Energy drinks all about caffeine only: study

Other ingredients listed have no positive impact

By Avimuktesh Bhardwaj
Published: Saturday 04 July 2015

Energy drinks are fooling you with tall claims. A study has found that it is only the caffeine present in them that provides energy. All other ingredients like taurine, guaraná, ginseng, glucuronolactone and B-vitamins that the companies claim are beneficial have no such proven results. Most of the studies which show positive impacts of such ingredients are funded by the manufacturers.

For the study, researchers at T M McLellan Research Inc in Canada and Military Nutrition Division at the US Army Research Institute of Environmental Medicine in Massachusetts reviewed 243 published articles on the impacts of various constituents of energy drinks. They found “overwhelming lack of evidence to substantiate (such) claims.” Just 32 of these articles examined individual and combined effects of energy drinks’ constituents.
Different brands of energy drinks claim improved physical and cognitive performance with these constituents apart from caffeine.

For instance, Red Bull, the leading brand of energy drinks, claims improvement not only in physical and cognitive performance but also in vigilance, metabolism and overall well-being. While the company mentions various studies on its website to support its claims; it remains unclear whether these impacts are due to all of the constituents or just caffeine. Manufacturers of another brand, Crunk, claim its products have natural fruit juices, exotic herbs, ashwagandha, horny goat weed, white willow and skull cap.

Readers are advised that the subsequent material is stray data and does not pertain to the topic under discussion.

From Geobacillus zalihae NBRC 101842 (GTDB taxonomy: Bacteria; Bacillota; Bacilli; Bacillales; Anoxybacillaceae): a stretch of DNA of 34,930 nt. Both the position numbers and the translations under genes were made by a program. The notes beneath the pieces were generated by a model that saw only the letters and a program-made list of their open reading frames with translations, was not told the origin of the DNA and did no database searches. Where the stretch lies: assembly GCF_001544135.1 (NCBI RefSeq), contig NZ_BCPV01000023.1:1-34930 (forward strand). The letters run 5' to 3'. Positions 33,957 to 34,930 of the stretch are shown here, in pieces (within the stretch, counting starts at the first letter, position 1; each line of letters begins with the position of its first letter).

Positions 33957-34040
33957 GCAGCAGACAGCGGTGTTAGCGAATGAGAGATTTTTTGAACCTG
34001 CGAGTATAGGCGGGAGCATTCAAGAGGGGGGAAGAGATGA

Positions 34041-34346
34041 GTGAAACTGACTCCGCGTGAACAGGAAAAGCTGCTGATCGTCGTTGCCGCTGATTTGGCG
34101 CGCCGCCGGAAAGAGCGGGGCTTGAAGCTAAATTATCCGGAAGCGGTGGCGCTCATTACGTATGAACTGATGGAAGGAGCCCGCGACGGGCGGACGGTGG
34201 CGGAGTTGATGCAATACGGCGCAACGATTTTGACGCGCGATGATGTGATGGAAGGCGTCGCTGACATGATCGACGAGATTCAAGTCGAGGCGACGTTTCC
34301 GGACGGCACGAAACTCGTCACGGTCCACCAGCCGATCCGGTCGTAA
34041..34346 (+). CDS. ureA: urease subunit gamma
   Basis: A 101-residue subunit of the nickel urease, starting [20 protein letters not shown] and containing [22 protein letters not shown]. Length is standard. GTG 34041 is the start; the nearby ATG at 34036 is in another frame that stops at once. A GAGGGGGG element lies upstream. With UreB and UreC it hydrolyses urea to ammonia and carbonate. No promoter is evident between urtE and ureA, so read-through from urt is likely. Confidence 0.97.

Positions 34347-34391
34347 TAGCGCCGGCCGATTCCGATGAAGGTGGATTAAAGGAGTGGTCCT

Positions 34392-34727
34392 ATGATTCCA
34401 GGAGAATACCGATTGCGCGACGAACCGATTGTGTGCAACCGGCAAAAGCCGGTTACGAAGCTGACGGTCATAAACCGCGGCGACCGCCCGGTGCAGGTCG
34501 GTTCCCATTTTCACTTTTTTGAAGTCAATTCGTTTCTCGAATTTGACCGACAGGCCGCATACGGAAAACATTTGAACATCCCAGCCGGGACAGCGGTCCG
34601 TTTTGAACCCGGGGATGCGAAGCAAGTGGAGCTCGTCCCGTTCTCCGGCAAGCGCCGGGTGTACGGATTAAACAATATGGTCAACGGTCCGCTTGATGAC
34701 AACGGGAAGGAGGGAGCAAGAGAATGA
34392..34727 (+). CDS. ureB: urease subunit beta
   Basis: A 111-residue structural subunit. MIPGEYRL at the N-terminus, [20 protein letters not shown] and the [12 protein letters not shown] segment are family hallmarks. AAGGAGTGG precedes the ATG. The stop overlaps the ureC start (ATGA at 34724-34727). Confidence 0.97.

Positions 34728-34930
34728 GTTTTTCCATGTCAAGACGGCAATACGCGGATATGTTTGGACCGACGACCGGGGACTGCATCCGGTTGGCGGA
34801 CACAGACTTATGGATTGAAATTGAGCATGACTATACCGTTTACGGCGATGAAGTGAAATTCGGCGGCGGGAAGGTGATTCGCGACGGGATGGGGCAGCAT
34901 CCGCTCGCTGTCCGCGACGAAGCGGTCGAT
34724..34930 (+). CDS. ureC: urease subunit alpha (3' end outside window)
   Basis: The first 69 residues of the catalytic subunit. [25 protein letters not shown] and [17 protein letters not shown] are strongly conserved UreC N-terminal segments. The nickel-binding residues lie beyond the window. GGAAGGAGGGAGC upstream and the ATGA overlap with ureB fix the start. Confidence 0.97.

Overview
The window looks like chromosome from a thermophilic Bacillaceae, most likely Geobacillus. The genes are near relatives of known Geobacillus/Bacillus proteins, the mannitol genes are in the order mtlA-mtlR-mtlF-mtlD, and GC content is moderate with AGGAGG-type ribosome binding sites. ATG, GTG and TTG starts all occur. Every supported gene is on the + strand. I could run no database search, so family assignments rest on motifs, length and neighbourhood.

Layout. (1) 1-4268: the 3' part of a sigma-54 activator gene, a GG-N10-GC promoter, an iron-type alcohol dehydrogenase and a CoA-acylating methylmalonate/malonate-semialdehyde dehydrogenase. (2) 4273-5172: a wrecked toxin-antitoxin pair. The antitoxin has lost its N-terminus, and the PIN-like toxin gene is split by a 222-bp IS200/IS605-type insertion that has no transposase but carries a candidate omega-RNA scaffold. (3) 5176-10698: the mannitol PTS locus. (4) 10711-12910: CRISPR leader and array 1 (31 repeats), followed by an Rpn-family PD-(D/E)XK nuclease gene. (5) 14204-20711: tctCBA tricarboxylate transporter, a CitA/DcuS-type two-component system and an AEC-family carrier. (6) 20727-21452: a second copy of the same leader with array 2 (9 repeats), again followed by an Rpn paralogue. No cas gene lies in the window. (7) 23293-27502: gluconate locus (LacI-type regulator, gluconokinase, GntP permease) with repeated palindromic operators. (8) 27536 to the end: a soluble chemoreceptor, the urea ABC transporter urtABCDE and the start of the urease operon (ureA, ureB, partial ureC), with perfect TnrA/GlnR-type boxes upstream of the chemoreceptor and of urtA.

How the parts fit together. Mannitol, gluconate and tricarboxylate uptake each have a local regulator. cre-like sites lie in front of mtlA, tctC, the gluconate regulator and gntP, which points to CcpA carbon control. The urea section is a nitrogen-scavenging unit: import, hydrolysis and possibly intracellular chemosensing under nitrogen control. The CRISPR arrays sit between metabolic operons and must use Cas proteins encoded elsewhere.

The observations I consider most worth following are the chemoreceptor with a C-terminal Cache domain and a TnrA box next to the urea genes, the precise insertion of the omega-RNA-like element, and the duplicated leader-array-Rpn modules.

“Many of these studies were sponsored by the manufacturer of the product being evaluated. One could assume it is probably in the manufacturers’ best interest to determine whether their product is efficacious, but not necessarily to determine which ingredients, when given alone, are effective,” reads the paper.

The researchers note the positive impacts of caffeine if taken in limited amounts. So do the experts. “It is established that caffeine can be helpful if taken in limited amount. It improves performance to certain extent but its consumption should be limited,” says Seema Gulati, noted nutritionist and chief project officer of Nutrition, Diabetes Foundation India in Delhi. The health department of Canada recommends a maximum daily intake of 400 g of caffeine for adults. For children, the recommended limit is 85 mg per day.
The paper adds that high consumption of caffeine may result in health problems, including general toxicity, cardiovascular

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